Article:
Philip King  Genealogy
 

Genealogy

 

Philip King, the founder of the King family in

Warren County, Tennessee, and of whom George S. Ramsey was a

descendant, was born May 22,1760, in Louisa County, Virginia, whose

family in his youth moved to Westham, Virginia and at the age

of 20 he enlisted in Gaskin's Virginia Regiment, about the time of

General Gates' defeat by Lord Cornwallis, and marched with his

regiment to Cheraw Hills, to seek provisions for the Colonial army

and in 1780 was transferred or re-enlisted in Goochland County

and served as a corporal in Captain Loveley's regiment until he

was taken prisoner by the British and carried to Fluvanna County,

Virginia, and made his escape and returned to Louisa County and

rejoined his regiment and took part in the siege of Yorktown. In

1782 he marched under General Mad Anthony Wayne toward Savannah,

Georgia, and on June 24, 1782 was engaged in an engagement

with the Creek Indians at the widow Gibbons mill near Ebenezer,

Georgia, and was discharged from the army shortly thereafter

at Ashley Hills, South Carolina. A pension was granted to him

February 28, 1833

 

After the close of the Revolutionary war Philip King lived near

Richmond, Virginia about two years, then moved to Cumberland

County, and thence to Louisa County, place of his birth, and then

started on a long journey to Tennessee, first settling in Sullivan

County and after being there eight years, moved on to Hawkins

County, and from there crossed the mountains and took up land on

the Elk River Road - later known as the Winchester Road - and

today as the Viola Road - settling about half way between Viola

and McMinnville.

 

Philip King had a brother named William, who married Mary

Woodson, a sister of Philip King's wife, Nancy Woodson, both

daughters of Drury Woodson and his wife, Lucy Christian, of Goochland,

Virginia.

 

Philip King died August 14, 1836, at the age of 76 years, two

months and twenty-three days, his will being approved November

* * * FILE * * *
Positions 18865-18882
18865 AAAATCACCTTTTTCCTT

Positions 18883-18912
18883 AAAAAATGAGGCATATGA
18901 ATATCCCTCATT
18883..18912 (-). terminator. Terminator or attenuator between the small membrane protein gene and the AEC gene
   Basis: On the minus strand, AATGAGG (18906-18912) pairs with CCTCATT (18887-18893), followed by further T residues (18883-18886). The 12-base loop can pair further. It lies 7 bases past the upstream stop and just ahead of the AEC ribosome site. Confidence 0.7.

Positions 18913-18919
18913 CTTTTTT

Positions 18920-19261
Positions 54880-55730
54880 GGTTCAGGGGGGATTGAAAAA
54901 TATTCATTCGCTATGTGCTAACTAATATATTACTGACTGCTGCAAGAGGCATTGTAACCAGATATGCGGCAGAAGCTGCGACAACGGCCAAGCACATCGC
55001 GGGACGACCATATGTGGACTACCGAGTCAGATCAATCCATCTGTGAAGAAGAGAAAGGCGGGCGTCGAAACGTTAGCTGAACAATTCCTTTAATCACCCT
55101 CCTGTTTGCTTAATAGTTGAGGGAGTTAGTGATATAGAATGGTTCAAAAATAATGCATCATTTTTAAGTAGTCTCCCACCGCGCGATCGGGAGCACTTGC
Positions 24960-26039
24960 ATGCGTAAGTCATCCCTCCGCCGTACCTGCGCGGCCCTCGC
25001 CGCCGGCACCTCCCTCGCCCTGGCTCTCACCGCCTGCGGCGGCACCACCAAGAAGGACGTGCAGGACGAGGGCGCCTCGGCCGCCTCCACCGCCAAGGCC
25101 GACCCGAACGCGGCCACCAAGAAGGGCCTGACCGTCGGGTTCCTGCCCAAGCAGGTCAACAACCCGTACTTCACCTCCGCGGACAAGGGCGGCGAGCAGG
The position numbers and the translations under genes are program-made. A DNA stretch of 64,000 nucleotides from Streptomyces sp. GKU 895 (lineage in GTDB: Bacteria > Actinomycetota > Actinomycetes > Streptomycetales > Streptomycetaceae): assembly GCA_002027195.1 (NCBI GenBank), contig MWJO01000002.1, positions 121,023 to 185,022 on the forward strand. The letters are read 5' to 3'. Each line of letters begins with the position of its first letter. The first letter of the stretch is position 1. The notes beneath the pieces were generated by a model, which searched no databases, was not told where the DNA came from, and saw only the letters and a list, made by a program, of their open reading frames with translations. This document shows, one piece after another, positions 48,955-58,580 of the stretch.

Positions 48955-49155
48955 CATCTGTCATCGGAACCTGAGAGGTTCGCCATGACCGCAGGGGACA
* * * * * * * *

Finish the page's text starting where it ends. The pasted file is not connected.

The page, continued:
3, 1836, two of his sons, Wilson and Thomas Jefferson, acting as

administrators of the estate, with the Will annexed. His wife, Nancy

Woodson, died October 22, 1840. To them came eight children, four

boys and four girls: (1) William King, never married and looked

after the home place and died about 1862 ; (2) Drury King, married

Isabell Allison and by her had a daughter who married a man named

Donica and moved to Arkansas ; (3) Wilson Carey Nelson King,

who married Elizabeth Sellers and by her had two daughters and

five sons, to wit: (1 Elizabeth, married Tade Northcntt ; (2) Nancy,

married Albert Johnson; (3) Hiram, married Jane Cope; (4) Philip,

married Mollie Sims; (5) John, married Malvina Higginbottom and

died in 1929, interment in the family cemetery on the Viola Road;

(6) Drury, married Tenna Bonner; (7) William, died in the Military

Service of the Confederacy during the Civil War. (4) The

fourth son of Philip King, Thomas Jefferson King, married Fannie

Ramsey, and lived on the Viola Road and to them came two daughters

and two sons : (1) Elizabeth (Maggie), married George Washington

Ramsey ; (2) a daughter died in infancy ; (3) Philip, married

a woman from Nashville, Tennessee; (4) William (Billy) married

Queen Thomas. (5) Lucy King; (6) Catherine King; (7) Nancy

King; (8) Zellah King.

 

Elizabeth (Maggie) King and George W. Ramsey, her husband,

had four children: (1) A daughter named Mollie who married Horace

Burger and resided at Manchester, Coffee County, until her husband's

death and now with her son at Cleveland, Bradley County,

Tennessee, (2) a daughter, Ada, who died in infancy, (3) T. Foster

Ramsey who resides at Winchester, Franklin County, Tennessee, and

(4) George Samuel Ramsey, the subject of this article.

 

Source:

George Samuel Ramsey  1874-1941  By: Robert L. Williams

Chronicles of Oklahoma 21:45,1943

 http://digital.library.okstate.edu/chronicles/v021/v021p045.pdf

 

 

Home Page